Beyond the touchscreen navigation, the iXA-W404 meets "Works With iPhone" and "Made For iPod" designations, it also features a dedicated USB input (can also play iPod/iPhone video files), Bluetooth connectivity (with a separate module) and the ability to connect to additional music sources like HD Radio. A price and release date have yet to be determined.

Other releases include:

•iDA-X305: 2.2-inch color TFT screen, iPhone/iPod compatibility, USB input, built-in 18W RMS x 4 amplifier, three pairs of pre-outs and a 24-bit DAC. Price: TBD
•CDE-102 CD Receiver: USB, iPhone/iPod compatibility, built-in 18W RMS x 4 amplifier (at CEA-2006 power ratings), HP crossover and two sets of pre-outs. Price: TBD

Further details are available in the press releases below.

Alpine iXA-W404 2-DIN Digital Media Receiver

The iXA-W404 is Alpine’s first touch-screen digital media receiver. Designed to deliver a
fully integrated iPod®/iPhone® experience in the car, the receiver has no CD
mechanism. The iXA-W404 meets Apple Inc.’s specifications for the “Made for iPod” and
“Works with iPhone” designations, and features a dedicated USB input for optimal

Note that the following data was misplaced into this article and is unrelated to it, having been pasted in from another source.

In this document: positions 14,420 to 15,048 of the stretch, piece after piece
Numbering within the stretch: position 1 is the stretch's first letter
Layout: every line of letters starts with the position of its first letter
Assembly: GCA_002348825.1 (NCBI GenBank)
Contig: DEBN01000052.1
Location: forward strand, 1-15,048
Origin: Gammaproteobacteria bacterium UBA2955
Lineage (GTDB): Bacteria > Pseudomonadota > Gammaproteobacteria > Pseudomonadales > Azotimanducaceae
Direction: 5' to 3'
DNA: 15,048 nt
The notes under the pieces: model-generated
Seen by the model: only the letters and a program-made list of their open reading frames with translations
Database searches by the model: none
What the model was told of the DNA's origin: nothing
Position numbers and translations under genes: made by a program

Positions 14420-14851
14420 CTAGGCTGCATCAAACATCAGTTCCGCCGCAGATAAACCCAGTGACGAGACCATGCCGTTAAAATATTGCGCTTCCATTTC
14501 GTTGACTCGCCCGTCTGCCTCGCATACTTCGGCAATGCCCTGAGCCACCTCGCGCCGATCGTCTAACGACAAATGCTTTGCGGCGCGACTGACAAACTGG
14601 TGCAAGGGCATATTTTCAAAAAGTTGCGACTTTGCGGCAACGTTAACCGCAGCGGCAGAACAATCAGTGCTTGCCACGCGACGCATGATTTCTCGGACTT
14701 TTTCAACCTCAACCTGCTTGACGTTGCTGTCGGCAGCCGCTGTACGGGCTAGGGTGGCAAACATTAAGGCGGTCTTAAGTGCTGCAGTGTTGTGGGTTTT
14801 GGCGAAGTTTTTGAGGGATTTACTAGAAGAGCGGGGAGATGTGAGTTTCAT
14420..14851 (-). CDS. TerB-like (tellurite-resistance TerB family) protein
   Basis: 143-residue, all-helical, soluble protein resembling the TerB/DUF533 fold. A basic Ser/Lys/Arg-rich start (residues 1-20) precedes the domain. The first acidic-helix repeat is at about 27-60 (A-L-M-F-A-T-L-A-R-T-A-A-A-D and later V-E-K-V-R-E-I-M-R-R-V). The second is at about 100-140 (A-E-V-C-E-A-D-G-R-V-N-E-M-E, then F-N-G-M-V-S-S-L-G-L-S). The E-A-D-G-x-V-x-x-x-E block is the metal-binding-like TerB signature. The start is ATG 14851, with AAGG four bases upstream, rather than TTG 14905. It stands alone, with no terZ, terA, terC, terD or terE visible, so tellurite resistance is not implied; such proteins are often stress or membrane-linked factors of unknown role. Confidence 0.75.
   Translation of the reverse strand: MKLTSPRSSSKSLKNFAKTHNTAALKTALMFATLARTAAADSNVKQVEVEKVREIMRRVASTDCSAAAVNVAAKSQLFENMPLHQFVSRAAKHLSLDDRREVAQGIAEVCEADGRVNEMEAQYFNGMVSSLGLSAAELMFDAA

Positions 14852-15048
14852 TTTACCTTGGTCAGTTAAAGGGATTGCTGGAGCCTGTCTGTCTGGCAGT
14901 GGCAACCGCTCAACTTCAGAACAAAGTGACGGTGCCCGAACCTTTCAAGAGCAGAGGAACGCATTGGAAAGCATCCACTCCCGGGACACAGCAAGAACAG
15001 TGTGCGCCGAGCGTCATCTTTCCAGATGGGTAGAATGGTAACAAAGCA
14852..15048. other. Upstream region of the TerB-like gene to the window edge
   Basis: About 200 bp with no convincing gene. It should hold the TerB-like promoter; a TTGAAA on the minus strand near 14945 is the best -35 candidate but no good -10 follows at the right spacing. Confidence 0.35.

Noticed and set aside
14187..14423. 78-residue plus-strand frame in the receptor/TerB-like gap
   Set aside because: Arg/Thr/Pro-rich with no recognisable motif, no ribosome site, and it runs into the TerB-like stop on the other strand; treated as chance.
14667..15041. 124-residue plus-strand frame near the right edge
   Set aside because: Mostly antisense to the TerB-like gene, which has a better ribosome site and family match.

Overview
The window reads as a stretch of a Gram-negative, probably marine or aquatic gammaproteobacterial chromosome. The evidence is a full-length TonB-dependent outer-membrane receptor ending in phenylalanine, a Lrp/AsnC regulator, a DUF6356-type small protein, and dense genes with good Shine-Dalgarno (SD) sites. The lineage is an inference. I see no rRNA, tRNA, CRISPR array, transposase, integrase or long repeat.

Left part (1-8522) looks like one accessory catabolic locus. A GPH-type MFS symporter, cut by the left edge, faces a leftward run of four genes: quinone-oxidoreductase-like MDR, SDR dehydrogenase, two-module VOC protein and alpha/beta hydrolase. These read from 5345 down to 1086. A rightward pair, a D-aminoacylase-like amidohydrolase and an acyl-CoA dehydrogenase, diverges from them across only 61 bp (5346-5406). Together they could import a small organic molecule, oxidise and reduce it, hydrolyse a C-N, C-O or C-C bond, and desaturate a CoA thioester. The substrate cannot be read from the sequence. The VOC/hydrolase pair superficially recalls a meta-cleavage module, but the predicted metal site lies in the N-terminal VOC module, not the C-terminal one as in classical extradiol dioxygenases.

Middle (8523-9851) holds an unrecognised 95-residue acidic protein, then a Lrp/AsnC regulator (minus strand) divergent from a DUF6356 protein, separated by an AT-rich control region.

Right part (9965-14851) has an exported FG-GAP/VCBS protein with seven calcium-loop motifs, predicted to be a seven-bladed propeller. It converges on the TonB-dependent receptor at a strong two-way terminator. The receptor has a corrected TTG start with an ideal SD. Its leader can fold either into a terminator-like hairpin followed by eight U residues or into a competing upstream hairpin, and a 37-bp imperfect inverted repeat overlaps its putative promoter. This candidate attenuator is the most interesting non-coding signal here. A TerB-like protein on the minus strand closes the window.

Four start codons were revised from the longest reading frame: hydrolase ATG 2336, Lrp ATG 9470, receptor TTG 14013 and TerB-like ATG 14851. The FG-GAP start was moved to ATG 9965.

iPod/iPhone connection and superior digital sound quality. The USB input also enables
connection to USB memory devices. The iXA-W404 can also play iPod/iPhone video
files.

The 2-DIN iXA-W404 gives users two ways to navigate and access their iPod music via
their in-dash head unit: the double-encoder knob and the vibrant 4.3-inch QVGA color
touch-screen monitor. The unit’s intuitive user interface and search menu are very
similar to the iPhone/iPod Touch interface, so that users can continue the familiar iPod
experience in the car. The unit’s ultra-responsive touch-screen lets users quickly browse
through their file collection by lightly dragging the on-screen album covers with their
finger. The current album is shown in the center of the screen, with the previous two
albums/songs and next two album/songs on either side of the current selection. Users
can also navigate through files alphabetically via an alphabet bar shown on the right side
of the screen.

For those who want more from their aftermarket head unit, the iXA-W404 delivers. It is
enabled for integrated Bluetooth connectivity so that users can conduct hands-free